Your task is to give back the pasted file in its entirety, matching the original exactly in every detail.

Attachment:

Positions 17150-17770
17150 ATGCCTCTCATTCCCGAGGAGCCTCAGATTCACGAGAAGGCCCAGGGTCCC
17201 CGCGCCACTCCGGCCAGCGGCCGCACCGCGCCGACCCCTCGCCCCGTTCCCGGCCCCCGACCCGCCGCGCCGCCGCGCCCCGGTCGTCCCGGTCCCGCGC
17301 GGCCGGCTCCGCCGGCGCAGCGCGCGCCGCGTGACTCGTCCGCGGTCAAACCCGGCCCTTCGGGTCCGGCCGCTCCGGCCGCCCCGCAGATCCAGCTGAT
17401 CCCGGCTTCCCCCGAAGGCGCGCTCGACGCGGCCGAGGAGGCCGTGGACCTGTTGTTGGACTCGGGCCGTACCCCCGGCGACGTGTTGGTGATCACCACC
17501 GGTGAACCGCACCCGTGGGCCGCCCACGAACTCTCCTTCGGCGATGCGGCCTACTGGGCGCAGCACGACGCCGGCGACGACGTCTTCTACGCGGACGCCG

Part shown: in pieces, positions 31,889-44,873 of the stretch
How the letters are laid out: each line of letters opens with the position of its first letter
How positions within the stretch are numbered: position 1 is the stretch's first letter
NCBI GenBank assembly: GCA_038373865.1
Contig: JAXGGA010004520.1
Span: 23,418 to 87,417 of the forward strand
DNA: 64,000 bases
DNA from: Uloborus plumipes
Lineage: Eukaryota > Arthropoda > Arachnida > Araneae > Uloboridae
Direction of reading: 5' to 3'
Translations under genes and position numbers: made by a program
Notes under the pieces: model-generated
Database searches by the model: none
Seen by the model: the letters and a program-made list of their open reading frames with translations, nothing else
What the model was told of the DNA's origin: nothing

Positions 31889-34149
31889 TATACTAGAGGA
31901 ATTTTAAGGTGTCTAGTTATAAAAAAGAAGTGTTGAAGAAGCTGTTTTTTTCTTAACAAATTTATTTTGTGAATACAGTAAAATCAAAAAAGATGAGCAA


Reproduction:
Positions 17150-17770
17150 ATGCCTCTCATTCCCGAGGAGCCTCAGATTCACGAGAAGGCCCAGGGTCCC
17201 CGCGCCACTCCGGCCAGCGGCCGCACCGCGCCGACCCCTCGCCCCGTTCCCGGCCCCCGACCCGCCGCGCCGCCGCGCCCCGGTCGTCCCGGTCCCGCGC
17301 GGCCGGCTCCGCCGGCGCAGCGCGCGCCGCGTGACTCGTCCGCGGTCAAACCCGGCCCTTCGGGTCCGGCCGCTCCGGCCGCCCCGCAGATCCAGCTGAT
17401 CCCGGCTTCCCCCGAAGGCGCGCTCGACGCGGCCGAGGAGGCCGTGGACCTGTTGTTGGACTCGGGCCGTACCCCCGGCGACGTGTTGGTGATCACCACC
17501 GGTGAACCGCACCCGTGGGCCGCCCACGAACTCTCCTTCGGCGATGCGGCCTACTGGGCGCAGCACGACGCCGGCGACGACGTCTTCTACGCGGACGCCG

Part shown: in pieces, positions 31,889-44,873 of the stretch
How the letters are laid out: each line of letters opens with the position of its first letter
How positions within the stretch are numbered: position 1 is the stretch's first letter
NCBI GenBank assembly: GCA_038373865.1
Contig: JAXGGA010004520.1
Span: 23,418 to 87,417 of the forward strand
DNA: 64,000 bases
DNA from: Uloborus plumipes
Lineage: Eukaryota > Arthropoda > Arachnida > Araneae > Uloboridae
Direction of reading: 5' to 3'
Translations under genes and position numbers: made by a program
Notes under the pieces: model-generated
Database searches by the model: none
Seen by the model: the letters and a program-made list of their open reading frames with translations, nothing else
What the model was told of the DNA's origin: nothing

Positions 31889-34149
31889 TATACTAGAGGA
31901 ATTTTAAGGTGTCTAGTTATAAAAAAGAAGTGTTGAAGAAGCTGTTTTTTTCTTAACAAATTTATTTTGTGAATACAGTAAAATCAAAAAAGATGAGCAA